The Dawn

Introduced by Simon Coleman

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Photo source: https://www.shutterstock.com/video/clip-2718089-stock-footage-grass-sunset.html

‘THE DAWN’ by Richard Jefferies (full text)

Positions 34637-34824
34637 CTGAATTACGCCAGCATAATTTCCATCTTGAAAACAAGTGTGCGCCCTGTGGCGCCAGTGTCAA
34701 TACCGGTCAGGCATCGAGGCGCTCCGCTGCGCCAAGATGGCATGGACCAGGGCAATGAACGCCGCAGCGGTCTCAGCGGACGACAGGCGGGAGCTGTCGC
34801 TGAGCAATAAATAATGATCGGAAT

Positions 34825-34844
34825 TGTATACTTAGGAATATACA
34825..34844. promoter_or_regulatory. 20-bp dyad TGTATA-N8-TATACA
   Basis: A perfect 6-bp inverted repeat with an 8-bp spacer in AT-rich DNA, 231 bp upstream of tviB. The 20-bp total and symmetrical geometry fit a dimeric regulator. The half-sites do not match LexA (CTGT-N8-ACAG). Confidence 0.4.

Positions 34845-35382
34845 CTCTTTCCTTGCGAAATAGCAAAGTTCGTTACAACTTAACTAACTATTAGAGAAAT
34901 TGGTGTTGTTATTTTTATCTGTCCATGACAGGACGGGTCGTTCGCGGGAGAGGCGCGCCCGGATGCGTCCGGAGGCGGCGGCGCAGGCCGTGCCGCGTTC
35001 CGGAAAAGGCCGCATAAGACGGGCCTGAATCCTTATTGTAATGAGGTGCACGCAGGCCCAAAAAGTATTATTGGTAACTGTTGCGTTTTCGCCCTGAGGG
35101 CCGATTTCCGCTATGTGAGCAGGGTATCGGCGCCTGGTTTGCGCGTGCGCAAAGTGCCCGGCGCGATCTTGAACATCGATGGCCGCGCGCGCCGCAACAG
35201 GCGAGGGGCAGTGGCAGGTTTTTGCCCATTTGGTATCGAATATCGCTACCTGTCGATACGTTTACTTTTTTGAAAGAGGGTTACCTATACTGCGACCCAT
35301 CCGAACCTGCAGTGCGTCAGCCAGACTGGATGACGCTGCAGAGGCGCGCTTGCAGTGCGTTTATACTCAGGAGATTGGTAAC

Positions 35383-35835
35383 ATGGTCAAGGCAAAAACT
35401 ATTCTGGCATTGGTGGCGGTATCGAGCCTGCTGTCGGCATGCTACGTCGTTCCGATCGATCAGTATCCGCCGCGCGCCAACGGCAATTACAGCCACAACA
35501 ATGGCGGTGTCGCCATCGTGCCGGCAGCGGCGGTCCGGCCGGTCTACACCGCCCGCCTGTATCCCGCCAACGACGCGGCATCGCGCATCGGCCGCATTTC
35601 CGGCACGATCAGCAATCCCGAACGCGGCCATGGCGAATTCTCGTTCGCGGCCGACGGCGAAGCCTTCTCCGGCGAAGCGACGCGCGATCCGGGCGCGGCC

Jefferies’ late essay, ‘The Dawn’, was unpublished in his lifetime but appeared in Edward Thomas’ 1909 anthology titled ‘The Hills and the Vale’.  In ‘The Dawn’, the faint light of daybreak awakens Jefferies’ imagination which then wanders freely through space and time.  He muses on the mysteries and possibilities present in light and widens his thought to take in other properties of nature such as magnetism and electricity.  He even considers how we might communicate with intelligent life elsewhere in the universe.  While the prose is unpolished and betrays his struggle to find suitable language to express his ideas, his thirst for knowledge and truth is inspiring.  And this is not a quest for dry scientific or academic knowledge: Jefferies wants answers that might one day be translated into real benefits for mankind.  This is the main theme of the second part of his autobiography, ‘The Story of My Heart’: how to improve the physical and spiritual life of man.  ‘The Dawn’ is the type of work that allows an insight into the raw material of an author’s imagination.  It shows Jefferies, once again, as a free thinker, always looking for another circle of ideas beyond those already known, always ahead of his time.